Author Topic: Veterans License Plates  (Read 59069 times)

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Offline 3rd Horseman

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Re: Veterans License Plates
« Reply #50 on: October 30, 2005, 14:34:16 »
I was in theatre in Apr 95 and departed when the after the war ended 31 Oct.   
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Offline Infanteer

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Re: Veterans License Plates
« Reply #51 on: October 30, 2005, 15:41:28 »
Inf,

      Operative word here is "may have". So are you holding the position that a WW2 vet who never served overseas has more combat than a UN or NATO soldier who has fired his weapon in anger and been fired at by a hostile enemy? And one further how about the in theatre WW2 vet that never saw the enemy?

Quit using "may have" and "circumstance" as clauses to back out of your claims.  Just as we are not talking about a Canadian who never deployed in the '90s, we ain't talking about some rear echelon conscript in WWII.

Guys in WWII that were in theater faced combat day-in and day-out, that hasn't been something experienced by our Army since Korea.
"Overall it appears that much of the apparent complexity of modern war stems in practice from the self-imposed complexity of modern HQs" LCol J.P. Storr

Offline Brad Sallows

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Re: Veterans License Plates
« Reply #52 on: October 30, 2005, 15:44:54 »
"In theatre" is a big place.
That which does not kill me has made a grave tactical error.

"It is a damned heavy blow; but whining don't help."

Despair is a sin.

Offline Infanteer

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Re: Veterans License Plates
« Reply #53 on: October 30, 2005, 15:48:39 »
Okay - I guess there is always CommZone Z.   How about "a guy on the line".
"Overall it appears that much of the apparent complexity of modern war stems in practice from the self-imposed complexity of modern HQs" LCol J.P. Storr

Offline 3rd Horseman

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Re: Veterans License Plates
« Reply #54 on: October 30, 2005, 16:05:02 »
Inf,

    Not attempting to back out of a claim never made a claim asked a question. So if I understand correct you are speaking of the line guys. That being understood The point is about who gets a vet plate, IMHO the soldiers who have fired there weapons in anger on a NATO or UN tour have the right to claim combat vet just like a line soldier in WW2 (given that that line soldier saw combat, contrary to what you think some line units did not see combat).

  So to get back on focus do the UN/NATO guys who served on the line deserve vet plates?
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Offline Acorn

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Re: Veterans License Plates
« Reply #55 on: October 30, 2005, 23:23:08 »
Okay - I guess there is always CommZone Z.   How about "a guy on the line".

I think the point is that "Veteran" doesn't require service under fire.

There's no distinction between someone who was shot at and someone who spent the whole time inside a secure camp - then or now.
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Offline Art Johnson

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Re: Veterans License Plates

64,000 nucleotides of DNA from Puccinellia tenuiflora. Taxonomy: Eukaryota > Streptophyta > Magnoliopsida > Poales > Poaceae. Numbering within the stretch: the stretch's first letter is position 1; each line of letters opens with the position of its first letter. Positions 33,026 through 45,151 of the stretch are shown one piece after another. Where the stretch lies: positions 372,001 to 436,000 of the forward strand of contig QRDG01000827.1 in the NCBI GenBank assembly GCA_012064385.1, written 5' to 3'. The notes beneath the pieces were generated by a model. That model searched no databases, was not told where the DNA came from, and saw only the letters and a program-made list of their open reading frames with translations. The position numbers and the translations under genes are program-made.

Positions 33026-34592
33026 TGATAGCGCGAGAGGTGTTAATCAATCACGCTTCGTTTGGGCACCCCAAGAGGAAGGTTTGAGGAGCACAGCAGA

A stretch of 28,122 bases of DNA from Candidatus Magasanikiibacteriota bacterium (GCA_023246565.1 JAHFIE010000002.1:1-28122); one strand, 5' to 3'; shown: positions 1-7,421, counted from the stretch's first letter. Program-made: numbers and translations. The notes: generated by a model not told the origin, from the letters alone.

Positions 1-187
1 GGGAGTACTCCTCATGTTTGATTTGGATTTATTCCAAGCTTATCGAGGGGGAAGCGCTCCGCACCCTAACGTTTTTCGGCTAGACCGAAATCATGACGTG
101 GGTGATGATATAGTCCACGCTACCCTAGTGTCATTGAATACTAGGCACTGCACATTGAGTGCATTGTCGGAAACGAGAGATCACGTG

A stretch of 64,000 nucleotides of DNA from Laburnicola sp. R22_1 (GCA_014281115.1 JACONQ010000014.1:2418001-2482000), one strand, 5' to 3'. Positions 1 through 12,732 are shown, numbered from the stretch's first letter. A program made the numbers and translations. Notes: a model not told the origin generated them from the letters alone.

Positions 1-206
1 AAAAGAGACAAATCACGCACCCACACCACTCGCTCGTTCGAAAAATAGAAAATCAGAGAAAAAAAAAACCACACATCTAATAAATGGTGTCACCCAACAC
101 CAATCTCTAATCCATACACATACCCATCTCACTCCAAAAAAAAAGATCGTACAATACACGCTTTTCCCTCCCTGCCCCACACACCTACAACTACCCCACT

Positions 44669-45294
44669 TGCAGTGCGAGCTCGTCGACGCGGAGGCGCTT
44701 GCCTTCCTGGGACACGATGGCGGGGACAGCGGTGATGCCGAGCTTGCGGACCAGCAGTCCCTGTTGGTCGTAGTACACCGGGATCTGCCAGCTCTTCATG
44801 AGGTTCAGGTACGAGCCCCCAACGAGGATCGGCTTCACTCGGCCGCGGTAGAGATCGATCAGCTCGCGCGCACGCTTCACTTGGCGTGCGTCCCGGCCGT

« Reply #56 on: November 01, 2005, 12:47:14 »
Just a little story about the Veterans plate. A few weeks before the schools opened I made an illegal left turn at one of those 4:00pm to 6:00pm thingies. I thought the sign was only for when the schools were in session. How wrong I was, when I got to the bottom of the hill this big Policeman was standing in the middle of the road and waved me over as well as the chap behind me. When the Cop got back to me I had my license out and he took it and checked my plate. When he got back to me he said "I'm going to give you a break this time and charge you under the Municipal
Bylaw and it will cost you $18.75". "I could charge you under the Highway Traffic Act and it would have cost you $130.00 plus two demerit points."
That was a pretty good investment for $5.00.

Offline Michael Dorosh

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Re: Veterans License Plates
« Reply #57 on: November 01, 2005, 13:22:14 »
we ain't talking about some rear echelon conscript in WWII.

The vast majority of rear echelon troops in the Canadian Army (Overseas) in WW II were volunteers. In fact, I'm willing to bet 100 percent of them were volunteers.   The small numbers of conscripts sent to Europe in 1945 were mainly reinforcements for infantry units.

In an infantry battalion, about 300 out of 810-man full strength battalions were found in A and B Echelon; including sanitation men, cooks, orderlies, weapons techs, water duties, storesmen, etc. so about 35% of infantry battalions were "rear echelon" soldiers - when at full strength.   Most rifle companies operated at about half strength much of the time, so the percentage of "rear echelon" troops was much higher.   Depending of course on your definition of "rear echelon."

Line of Communication troops were present on the Continent in large numbers, and also the administrative tail in England was large (in Italy these functions were primarily performed by British troops).     A dentist who served in London for six months was still awarded the 1939-45 War Medal, the Defence Medal, the 1939-45 Star, and the Canadian Volunteer Service Medal with clasp - all without firing a single shot.  

Would he be "entitled" to a veteran's plate?   I think so.

Here's a list of just the Royal Canadian Ordnance Corps units to be formed and "deployed" in WW II.   Doesn't count the RCASC, RCEME, RCSigs, C Provost C, C Postal C, CDC, RCAMC, etc. units

http://www.canadiansoldiers.com/organization/rcocorbat.htm

A partial listing of "rear echelon" units directly attached to First Canadian Army would include

Headquarters Units
 Headquarters, First Canadian Army
 1 Air Survey Corps
 1 Air Liason Group
 25 Armoured Delivery Regiment (The Elgin Regiment)
 1 Road Construction Company, RCE
 2 Road Construction Company, RCE
 2 Tunneling Company, RCE
 1 Mechanical Equipment Company, RCE
 1 Mechanical Equipment Park, RCE
 1 Field Survey Depot, RCE
 2 Field Survey Company, RCE